BELIZE CITY, Mon. Feb. 2, 2015–Venezuela has formally suspended shipments of premium fuel to Belize, with the last shipment of premium fuel having arrived last week via Curaçao, on Monday, January 26, 2015.
John Mencias, deputy chairman of Alba PetroCaribe Belize, the joint venture company which Belize and Venezuela had established to manage the PetroCaribe program, told Amandala that the shipment left port on January 22 and arrived in Belize 4 days later, on January 26.
Belize had ordered 9,000 barrels of premium gasoline, as well as gasoil (diesel), regular fuel and kerosene from the refinery Isla, a subsidiary of the state-owned Pedevesa (Petróleos de Venezuela S.A.).
Mencias explained that it is still Puma Energy which is responsible for importing fuel into Belize. They had agreed to purchase all Belize’s fuel imports through PetroCaribe, as long as Venezuela could supply it, but now, since Venezuelan authorities have indicated that they are unable, Puma is able to get premium fuel from other sources, Mencias explained. He indicated that the company may already be moving to do so, but Mencias is optimistic that Puma will get the fuel from an alternate source.
Despite numerous attempts, we could not reach Freddy Flores, deputy general manager of Puma Energy in Belize, to verify if plans are already in place to procure premium fuel from other sources.
Since the premium fuel will be sourced from elsewhere, the payment terms for the purchase of such fuel will be different from those of the PetroCaribe deal and Government will not be able to retain a portion of the proceeds through the long-time financing arrangement. Most likely, the bill for premium fuel will have to be paid under normal commercial terms, but without substantial price changes to consumers, since Venezuela charged Belize at world market prices.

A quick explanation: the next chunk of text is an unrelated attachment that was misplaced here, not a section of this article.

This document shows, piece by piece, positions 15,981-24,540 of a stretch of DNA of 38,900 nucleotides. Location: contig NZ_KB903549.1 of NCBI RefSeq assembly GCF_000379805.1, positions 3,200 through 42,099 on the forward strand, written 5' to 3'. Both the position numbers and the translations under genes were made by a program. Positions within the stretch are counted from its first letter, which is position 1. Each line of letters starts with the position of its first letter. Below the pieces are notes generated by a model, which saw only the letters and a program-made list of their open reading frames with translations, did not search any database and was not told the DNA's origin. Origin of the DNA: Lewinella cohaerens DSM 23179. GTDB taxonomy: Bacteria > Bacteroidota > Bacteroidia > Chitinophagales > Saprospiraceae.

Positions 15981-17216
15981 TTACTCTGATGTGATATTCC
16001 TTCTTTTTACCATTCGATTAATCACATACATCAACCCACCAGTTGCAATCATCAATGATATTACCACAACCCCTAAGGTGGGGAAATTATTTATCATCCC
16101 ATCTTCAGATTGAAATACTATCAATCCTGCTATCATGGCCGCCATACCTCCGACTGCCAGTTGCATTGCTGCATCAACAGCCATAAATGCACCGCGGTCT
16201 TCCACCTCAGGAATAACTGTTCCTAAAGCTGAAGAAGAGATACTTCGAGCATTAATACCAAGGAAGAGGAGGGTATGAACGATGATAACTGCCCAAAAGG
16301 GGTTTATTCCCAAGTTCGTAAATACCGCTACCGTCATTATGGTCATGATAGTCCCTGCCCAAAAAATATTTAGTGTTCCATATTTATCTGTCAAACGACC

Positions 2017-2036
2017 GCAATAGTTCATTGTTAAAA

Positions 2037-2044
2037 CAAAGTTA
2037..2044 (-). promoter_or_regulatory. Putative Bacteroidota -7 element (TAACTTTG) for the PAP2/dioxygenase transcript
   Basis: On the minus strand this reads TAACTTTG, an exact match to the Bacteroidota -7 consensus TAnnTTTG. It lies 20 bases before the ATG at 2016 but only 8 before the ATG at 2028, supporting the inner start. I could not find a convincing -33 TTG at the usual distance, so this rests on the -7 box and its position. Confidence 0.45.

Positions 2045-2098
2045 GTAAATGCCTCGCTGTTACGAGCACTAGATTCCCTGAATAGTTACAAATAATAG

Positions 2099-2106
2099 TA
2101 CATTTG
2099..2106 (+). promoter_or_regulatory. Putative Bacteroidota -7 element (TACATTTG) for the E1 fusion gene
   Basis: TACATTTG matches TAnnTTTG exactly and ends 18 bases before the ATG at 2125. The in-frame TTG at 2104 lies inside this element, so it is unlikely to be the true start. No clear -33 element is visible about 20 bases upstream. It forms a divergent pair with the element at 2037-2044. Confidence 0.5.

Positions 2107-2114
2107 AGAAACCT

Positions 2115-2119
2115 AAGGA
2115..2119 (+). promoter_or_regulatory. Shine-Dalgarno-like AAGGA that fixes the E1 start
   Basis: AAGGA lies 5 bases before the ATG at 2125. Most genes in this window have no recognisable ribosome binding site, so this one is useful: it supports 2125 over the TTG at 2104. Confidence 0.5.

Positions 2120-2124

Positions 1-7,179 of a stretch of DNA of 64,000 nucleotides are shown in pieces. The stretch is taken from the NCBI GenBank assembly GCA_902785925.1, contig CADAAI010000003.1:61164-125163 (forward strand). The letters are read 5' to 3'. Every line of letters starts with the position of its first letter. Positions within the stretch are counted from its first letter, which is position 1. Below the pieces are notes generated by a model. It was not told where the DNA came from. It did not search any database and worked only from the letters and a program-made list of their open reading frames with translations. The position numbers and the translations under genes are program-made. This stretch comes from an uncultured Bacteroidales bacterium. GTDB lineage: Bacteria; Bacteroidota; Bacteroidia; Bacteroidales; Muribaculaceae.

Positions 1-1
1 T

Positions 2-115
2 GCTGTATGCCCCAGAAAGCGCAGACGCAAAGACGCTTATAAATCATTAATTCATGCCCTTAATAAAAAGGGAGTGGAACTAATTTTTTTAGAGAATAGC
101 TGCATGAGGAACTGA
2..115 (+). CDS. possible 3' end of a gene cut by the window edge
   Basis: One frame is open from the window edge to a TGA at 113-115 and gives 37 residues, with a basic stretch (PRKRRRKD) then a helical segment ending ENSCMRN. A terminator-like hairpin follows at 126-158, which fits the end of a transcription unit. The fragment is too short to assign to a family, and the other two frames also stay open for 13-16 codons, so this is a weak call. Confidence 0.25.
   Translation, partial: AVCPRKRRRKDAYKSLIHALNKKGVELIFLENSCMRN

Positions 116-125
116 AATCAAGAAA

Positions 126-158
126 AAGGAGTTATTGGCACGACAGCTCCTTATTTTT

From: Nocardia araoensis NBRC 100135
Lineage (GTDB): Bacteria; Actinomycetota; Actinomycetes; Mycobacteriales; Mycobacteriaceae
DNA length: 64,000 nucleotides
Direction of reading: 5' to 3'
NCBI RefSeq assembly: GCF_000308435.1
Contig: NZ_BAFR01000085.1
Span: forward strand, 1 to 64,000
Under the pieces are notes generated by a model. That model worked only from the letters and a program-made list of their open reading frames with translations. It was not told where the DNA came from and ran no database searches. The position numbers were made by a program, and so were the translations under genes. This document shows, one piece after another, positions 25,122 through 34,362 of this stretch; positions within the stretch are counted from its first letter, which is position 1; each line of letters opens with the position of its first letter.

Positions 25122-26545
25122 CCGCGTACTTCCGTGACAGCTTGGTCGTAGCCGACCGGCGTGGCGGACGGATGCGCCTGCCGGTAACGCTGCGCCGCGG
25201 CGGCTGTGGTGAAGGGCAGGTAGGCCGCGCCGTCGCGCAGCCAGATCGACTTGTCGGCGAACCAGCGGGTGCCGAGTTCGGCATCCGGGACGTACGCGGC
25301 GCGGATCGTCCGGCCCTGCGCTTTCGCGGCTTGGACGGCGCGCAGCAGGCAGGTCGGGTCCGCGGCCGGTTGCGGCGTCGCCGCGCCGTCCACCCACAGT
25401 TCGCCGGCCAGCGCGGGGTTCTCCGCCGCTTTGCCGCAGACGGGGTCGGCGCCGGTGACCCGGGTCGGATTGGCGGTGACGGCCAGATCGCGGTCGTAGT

Mencias explained that with the fall in market prices for crude, and the resultant fall in pump prices, although Government has been receiving fewer dollars via the PetroCaribe arrangement, consumers are getting to keep more money in their pockets.
Due to current prices, Government pays Venezuela 60% of the fuel bill but gets to retain 40% as a loan financed by that country at a rate of 1% for social programs. That means that for January 2015, the Government would have kept roughly $5 million as the financed portion for spending at home, and it would have paid Venezuela roughly $8.8 million.
However, Mencias notes that this is about half of what would have been the tab when the price of fuel was around $100 a barrel.
The real story, though, Mencias said, is the $160-$180 million which consumers will have saved on an annual basis, assuming that low prices continue to hold, but he questions what consumers, including the productive sector, are doing with those savings.
“What should have happened is that the productive sector should be producing products more cheaply,” he suggested.
He said that when pump prices are low, consumers get the direct benefit at the pumps, but the Government still has the smaller portion which Venezuela continues to finance for social programs.
Mencias says that while pump prices are falling, Government borrows less from PetroCaribe – which, he said, is how the program was designed.
He said that Belize gets roughly 20 fuel shipments a year at intervals of 2 to 3 weeks.
Mencias noted that consumers who had begun to switch to regular fuel switched back to premium when prices fell substantially in December. However, he maintains that the quality of regular fuel obtained from Venezuela is suitable for most vehicles in Belize.